On October 1, 2020, Nigeria celebrated its 60th year of gaining independence from the United Kingdom. For the 6 decades, a number of achievements were made in socioeconomic and political areas. The country also experienced challenges within its socioeconomic and political systems. In spite of its achievements, Seyi Odetola, a Nigerian in the United Kingdom, speaks with our analyst on progressivism and inclusive social reforms. He believes that political leaders with progressive and social reforms mindset remain elusive in the country.
Tekedia: How would you describe the present political situation in Nigeria in terms of party politics, especially internal democracy among the political parties?
Odetola: The present political situation is gory and the instability is what we are witnessing in the last few days across the country. There is no internal party democracy, hence to expect free and fair democratic elections in the country will be a tall order.
Tekedia: Everyone is claiming he is a progressive like previous leaders such as Chief Obafemi Awolowo, how would you describe a politician as progressive in the Nigerian politics?
Odetola: If chief Obafemi Awolowo, in the 1950s, 60s, ’70s and ’80s was a progressive politician with evidence of his socio-political and economic contributions, we may thus ask this question: Who is a progressive politician?
In order to understand who a progressive politician is, we must ask what progressivism is all about: Progressivism is a political philosophy in support of social reform. In the 21st century, a movement that identifies as progressive is “a social or political movement that aims to represent the interests of ordinary people through political change and the support of government actions.”
We see the above definition played out in Awolowo narrative, but today’s politicians are symbols of oppression, insensitivity, corruption and public treasury looting in the broad.
Tekedia: Who are the progressives in terms of leadership quality and good governance in the current Nigeria democratic project?
Odetola: I do not see any progressive politicians today, except the Governor of Borno State whom I have been following at a distance.
Tekedia: Can we actually use project implementation as a yardstick for describing someone or a political party as progressive?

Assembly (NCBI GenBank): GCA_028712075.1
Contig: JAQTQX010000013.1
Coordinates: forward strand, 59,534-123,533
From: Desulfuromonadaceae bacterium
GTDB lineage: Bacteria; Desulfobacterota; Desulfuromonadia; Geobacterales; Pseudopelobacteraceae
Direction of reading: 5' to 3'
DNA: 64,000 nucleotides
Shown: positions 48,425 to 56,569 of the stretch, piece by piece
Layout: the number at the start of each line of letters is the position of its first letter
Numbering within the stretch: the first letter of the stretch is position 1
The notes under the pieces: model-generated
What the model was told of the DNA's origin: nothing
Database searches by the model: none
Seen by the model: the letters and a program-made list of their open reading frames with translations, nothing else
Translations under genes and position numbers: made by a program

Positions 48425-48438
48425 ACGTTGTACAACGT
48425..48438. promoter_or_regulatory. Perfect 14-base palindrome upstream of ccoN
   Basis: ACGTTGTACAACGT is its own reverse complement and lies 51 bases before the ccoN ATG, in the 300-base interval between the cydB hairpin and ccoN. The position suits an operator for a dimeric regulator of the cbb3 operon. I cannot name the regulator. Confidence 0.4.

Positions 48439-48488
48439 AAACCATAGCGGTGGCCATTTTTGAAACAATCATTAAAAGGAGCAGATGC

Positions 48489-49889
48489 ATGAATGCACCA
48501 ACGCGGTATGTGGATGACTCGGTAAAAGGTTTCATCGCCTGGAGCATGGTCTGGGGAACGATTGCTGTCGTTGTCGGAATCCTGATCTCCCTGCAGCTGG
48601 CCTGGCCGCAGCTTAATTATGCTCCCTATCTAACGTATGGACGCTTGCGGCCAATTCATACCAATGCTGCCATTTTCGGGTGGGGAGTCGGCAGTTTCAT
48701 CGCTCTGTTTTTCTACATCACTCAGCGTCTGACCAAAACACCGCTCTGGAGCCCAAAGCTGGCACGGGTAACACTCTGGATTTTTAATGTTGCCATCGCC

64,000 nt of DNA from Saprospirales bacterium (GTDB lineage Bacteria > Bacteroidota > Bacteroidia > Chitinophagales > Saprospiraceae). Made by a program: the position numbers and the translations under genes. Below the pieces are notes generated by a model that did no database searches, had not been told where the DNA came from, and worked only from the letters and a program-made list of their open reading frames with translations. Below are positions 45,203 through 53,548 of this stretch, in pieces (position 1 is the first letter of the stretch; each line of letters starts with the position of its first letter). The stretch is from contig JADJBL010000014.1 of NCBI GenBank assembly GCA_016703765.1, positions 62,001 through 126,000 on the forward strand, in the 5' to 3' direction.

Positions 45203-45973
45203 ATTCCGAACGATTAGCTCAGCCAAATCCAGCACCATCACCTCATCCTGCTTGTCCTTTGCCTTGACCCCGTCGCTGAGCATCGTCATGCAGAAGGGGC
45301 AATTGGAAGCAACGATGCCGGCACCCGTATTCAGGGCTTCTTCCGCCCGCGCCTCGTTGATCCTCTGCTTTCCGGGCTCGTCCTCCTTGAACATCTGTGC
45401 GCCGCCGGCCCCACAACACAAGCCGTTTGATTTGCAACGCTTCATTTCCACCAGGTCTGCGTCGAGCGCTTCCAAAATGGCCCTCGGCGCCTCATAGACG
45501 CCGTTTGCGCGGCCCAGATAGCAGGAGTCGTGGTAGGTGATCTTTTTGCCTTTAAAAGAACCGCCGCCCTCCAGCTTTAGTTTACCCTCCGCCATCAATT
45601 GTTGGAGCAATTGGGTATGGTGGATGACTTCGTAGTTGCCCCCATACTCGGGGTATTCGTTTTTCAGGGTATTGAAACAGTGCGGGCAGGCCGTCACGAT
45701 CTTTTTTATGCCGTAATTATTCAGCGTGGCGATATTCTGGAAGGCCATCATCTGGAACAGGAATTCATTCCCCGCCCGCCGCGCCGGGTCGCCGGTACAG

Odetola: Using project implementation isn’t a yardstick for measuring progressivism if the projects are not focused on social integration and cohesion!
Tekedia: How would you x-ray the performances of the ruling parties in South-Western states of Osun, Oyo, Ogun, Ekiti, Ondo and Lagos?
Odetola: The South West governors have failed woefully to integrate the social classes or we can say they failed to reduce the social gaps which is evident in the mantra we are seeing over the last days: Them v Us…demand for the generational shift in socio-political landscape is a function of seemingly degradation faced by the dislocated class which today we will call the youth though the evidence isn’t pointing the old-young dichotomies.
Tekedia: Would you say they are progressives in terms of executing projects that benefited citizenry positively?
Odetola: The South West governors are not progressive in thought and actions neither are they driven by any policies. They are just men without vision!
Tekedia: It has become a tradition among the government at all levels to execute projects without carrying the citizenry along in their planning and eventual implementation. Would you say we are actually practicing democracy as it is supposed to be done?
Odetola: The present service delivery is affected based on the likely pecuniary benefits to the occupier of offices rather than the citizenry. For instance, we have had looting of government warehouse in the recent days.
The question arises: why should we have locked up food items whilst the people were suffering? The answer is simple: the occupiers of government are waiting for the best politically advantageous times for the maximum good public relation to them and not the people.